“If you have a single dog walker walking a dog, how am I going to know if it’s commercial use? But if you have a truck with five dogs coming out on leashes, you know,” Joe Siciliano said.
“That’s the point,” Del Guercio said.
“If a hot dog truck went there every day they’d get kicked out,” Siciliano said, adding that the local dog walking companies have photos on their websites showing dogs off leash in what is clearly Mianus River Park.
“I live by Mianus River Park and I’m one of the people who complains,” said board member frank DiVincenzo. “I’ve been living there 25 years. I didn’t have problems until recently when professional dog walkers expanded.”
DiVincenzo said commercial dog walkers have a responsibility to do their jobs legally. He said he’d seen five vans parked at a time and some of them have up to ten dogs in them. Off-leash dogs have chased deer onto his property where his grandchildren play.
“When you walk 10 dogs at a time, you can only leash two or three of them, and they defecate everywhere and you don’t pick it up. How do you tell me that it’s fine and healthy?” DiVincenzo said. “They’re selling the park.”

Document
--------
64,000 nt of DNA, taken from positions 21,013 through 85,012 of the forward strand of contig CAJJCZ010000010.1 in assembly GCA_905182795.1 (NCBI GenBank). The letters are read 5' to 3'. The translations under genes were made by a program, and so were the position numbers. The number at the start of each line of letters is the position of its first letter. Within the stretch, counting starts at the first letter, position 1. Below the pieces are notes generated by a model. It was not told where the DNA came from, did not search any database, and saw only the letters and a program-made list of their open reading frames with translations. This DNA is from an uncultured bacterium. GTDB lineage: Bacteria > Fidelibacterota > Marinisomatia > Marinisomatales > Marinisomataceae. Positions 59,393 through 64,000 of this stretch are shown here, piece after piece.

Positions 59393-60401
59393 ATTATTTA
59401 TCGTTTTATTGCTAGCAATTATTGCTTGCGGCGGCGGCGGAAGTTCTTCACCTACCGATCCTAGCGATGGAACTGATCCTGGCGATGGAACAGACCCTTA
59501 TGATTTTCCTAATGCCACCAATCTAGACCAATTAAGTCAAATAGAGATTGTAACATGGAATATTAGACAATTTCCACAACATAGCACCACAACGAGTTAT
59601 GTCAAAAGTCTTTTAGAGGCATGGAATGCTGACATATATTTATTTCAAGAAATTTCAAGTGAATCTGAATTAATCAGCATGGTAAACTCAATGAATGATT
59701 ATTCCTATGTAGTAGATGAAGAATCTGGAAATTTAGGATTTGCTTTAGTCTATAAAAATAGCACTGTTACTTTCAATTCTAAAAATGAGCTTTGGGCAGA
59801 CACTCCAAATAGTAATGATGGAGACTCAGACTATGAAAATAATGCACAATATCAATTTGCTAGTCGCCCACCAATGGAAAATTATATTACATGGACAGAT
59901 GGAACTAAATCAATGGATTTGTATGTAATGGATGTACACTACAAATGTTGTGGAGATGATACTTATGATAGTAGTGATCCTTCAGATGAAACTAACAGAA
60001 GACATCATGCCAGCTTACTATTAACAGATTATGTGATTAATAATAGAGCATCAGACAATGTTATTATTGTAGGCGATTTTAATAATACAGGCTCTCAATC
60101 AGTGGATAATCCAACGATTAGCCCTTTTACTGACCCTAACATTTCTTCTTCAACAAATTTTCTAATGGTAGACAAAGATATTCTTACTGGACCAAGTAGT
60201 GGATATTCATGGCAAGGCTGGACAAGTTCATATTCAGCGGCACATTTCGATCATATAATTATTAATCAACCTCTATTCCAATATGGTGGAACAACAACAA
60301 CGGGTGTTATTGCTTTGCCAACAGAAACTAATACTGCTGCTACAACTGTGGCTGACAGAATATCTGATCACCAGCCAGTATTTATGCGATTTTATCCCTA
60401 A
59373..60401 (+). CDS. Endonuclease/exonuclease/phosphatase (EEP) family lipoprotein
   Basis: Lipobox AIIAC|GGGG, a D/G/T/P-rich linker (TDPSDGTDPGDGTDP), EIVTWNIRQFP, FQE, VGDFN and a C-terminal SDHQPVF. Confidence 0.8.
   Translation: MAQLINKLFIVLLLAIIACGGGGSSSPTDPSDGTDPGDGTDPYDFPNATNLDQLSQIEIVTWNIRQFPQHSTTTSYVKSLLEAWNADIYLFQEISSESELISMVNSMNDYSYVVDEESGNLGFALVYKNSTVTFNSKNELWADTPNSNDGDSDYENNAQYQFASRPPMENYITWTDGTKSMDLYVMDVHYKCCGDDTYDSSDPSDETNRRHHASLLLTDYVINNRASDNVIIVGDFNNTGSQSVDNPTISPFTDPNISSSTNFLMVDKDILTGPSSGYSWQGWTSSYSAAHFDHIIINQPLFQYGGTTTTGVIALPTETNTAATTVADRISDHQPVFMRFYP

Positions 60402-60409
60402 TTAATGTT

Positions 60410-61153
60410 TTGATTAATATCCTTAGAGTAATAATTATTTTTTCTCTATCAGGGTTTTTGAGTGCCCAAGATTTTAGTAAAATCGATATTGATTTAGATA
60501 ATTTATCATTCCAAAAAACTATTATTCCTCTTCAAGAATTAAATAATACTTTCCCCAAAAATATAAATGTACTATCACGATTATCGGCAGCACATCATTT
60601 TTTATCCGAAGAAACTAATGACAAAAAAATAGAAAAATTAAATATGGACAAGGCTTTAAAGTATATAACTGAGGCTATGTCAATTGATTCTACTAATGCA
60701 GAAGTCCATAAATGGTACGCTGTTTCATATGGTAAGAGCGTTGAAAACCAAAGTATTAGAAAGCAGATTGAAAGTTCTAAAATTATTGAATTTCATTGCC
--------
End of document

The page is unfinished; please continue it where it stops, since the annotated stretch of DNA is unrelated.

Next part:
“The director has discretion,” Siciliano said. “He can organize or do anything in any park he wants to do – close any section for any reason. …They come to a dog park with several dogs on and off leads, and come in trucks with advertisements.”
“The (Parks & Rec) board can make recommendations to the first selectmen. I’m just the messenger,” Siciliano said. “If the dog owners want things to change, they have to group together and show that it’s going to get managed some how. It can happen, but that has always been the downfall.”
“I don’t see the neighbors backing off at this point,” Siciliano said. “Most of the neighbors I’ve spoken to have been pretty firm that there could have been a way to deal with this, but the dog walking companies really thumbed their noses and said too bad.”
Mr. Scotti said ideally there would be a way to regulate use of parks by dog owners and their dogs, with rules in place and consideration for residents who hire dog walkers.
As for the enforcement against use of commercial dog walkers in Mianus River Park, Siciliano said he didn’t take the decision lightly when he posted the signage. He said he had visited the park many times. “I didn’t do this arbitrarily. I went out and observed it myself six times over a period of two months.”
“We only have only tiny place that dogs can actually get exercise and it’s full of glass, that’s next to the water treatment plant, that’s unhealthy and unsafe for people or dogs,” Del Guercio said.
“Let’s have it permitted and regulated and the town can actually profit from these businesses and potentially offer up a space for this,” Del Guercio said.
“I am the head of a subcommittee on dogs that never meets,” Dell’Abate said. “Get your stuff together, meet with me and we can think about a proper presentation and bring it to the board.”
The meeting adjourned shortly after the hour long discussion.